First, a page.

IFR emergencies

IFR Vacuum Failure
The Cessna 182S POH (actually all the new Cessna manuals say pretty much the same thing) also covers emergency operation in clouds where a total vacuum system failure is suspected and "the pilot is not completely proficient in instrument flying.
Executing a 180 degree turn in clouds: "Upon inadvertently entering the clouds, an immediate plan should be made to turn back as follows:
1. Note the compass heading.
2. Using the clock, initiate a standard rate left turn, holding the turn coordinator symbolic airplane wing opposite the lower left index mark for 60 seconds. Then roll back to level flight by levelling the miniature airplane.
3. Check accuracy of the turn by observing the compass heading which should be the reciprocal of the original heading.
4. If necessary, adjust heading primarily with skidding motions rather than rolling motions so that the compass will read more accurately.
5. Maintain altitude and airspeed by cautious application of elevator control. Avoid over controlling by keeping the hands off the control wheel as much as possible and steering only with rudder."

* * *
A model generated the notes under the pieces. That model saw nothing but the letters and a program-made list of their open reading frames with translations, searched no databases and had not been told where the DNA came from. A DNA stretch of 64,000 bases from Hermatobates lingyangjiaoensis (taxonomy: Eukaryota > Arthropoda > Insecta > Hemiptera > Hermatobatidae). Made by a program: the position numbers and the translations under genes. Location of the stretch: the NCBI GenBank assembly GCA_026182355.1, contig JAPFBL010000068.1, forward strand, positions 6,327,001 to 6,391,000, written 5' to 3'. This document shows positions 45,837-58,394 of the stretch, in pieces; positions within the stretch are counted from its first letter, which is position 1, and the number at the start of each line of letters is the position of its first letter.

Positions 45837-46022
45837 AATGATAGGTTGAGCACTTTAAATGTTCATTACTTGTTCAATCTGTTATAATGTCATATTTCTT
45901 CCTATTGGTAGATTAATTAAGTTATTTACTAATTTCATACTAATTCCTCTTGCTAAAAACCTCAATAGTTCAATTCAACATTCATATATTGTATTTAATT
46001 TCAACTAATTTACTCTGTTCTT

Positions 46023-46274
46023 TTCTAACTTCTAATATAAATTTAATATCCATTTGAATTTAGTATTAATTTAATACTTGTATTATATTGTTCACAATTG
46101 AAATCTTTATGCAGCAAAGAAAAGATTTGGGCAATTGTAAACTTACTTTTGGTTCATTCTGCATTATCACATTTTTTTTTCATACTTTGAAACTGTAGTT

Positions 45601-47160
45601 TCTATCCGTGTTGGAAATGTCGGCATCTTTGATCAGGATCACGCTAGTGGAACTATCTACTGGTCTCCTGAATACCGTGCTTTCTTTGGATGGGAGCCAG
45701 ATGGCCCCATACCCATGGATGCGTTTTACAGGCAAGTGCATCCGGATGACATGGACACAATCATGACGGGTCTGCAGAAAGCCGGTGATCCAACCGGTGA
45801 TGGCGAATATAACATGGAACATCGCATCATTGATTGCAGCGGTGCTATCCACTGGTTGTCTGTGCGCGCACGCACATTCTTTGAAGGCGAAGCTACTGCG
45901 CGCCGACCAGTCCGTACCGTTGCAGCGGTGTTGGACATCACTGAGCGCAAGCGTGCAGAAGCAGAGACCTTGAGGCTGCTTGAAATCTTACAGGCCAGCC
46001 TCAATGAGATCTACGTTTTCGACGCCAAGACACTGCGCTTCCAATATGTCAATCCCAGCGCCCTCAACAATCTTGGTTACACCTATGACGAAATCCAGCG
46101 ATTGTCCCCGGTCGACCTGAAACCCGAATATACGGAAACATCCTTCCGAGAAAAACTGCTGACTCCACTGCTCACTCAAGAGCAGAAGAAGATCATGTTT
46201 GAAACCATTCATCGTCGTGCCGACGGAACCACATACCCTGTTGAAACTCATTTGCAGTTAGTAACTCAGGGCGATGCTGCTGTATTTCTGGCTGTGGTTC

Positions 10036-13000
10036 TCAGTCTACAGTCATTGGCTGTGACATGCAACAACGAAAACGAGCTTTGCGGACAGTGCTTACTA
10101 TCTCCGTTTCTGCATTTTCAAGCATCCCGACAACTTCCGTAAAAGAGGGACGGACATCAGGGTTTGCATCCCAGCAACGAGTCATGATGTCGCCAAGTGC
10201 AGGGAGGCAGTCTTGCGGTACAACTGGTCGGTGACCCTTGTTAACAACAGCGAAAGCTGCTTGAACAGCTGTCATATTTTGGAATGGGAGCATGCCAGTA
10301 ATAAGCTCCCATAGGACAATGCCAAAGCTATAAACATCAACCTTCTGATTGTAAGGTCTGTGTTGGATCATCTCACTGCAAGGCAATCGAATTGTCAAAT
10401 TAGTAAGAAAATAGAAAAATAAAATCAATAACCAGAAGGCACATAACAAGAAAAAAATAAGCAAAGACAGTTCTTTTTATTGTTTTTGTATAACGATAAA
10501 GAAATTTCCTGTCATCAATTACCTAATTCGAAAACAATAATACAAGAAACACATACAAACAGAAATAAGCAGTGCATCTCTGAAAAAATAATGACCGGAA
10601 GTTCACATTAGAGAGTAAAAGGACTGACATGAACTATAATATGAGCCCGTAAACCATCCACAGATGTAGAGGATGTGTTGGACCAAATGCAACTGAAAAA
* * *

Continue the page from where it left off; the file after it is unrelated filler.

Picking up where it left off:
IFR Emergency Descent
The procedures for an emergency descent through clouds are similar, using power to set up a 500 to 800 ft/min rate of descent, trim for 80 KIAS and keeping the hands off the control wheel, steering only with the rudder, using the compass for maintaining heading rather than the gyro. Recovery from a spiral dive into the clouds involves retarding the throttle to idle, using rudder and aileron to level the wings of the artificial plane on the TC, cautiously reducing airspeed to 80 KIAS, then keeping hands off the control wheel and steering using only rudder. Clear the engine occasionally, but avoid using enough power to disturb your trimmed glide. On breaking out of the clouds, resume normal flight. For these two procedures Cessna recommends maintaining a heading of W or E in order to minimize compass error.

Emergency Use of Turn Coordinator

Best to do considerable "rudder only' flying
Centre the turn needle with the rudder and keep it centred using only rudder
Hands off the flight controls.
Lower the landing gear.
Reduce the power above a high idle.
Trim to its predetermined airspeed.
Propeller pitch full forward
Power to the predetermined setting.
Expect airspeed oscillations
Check the compass heading.
Turn with the rudder.
Roll out on the desired heading using lead or lag if relying on a magnetic compass
Altitude is changed using power supplemented by rudder pressure to maintain heading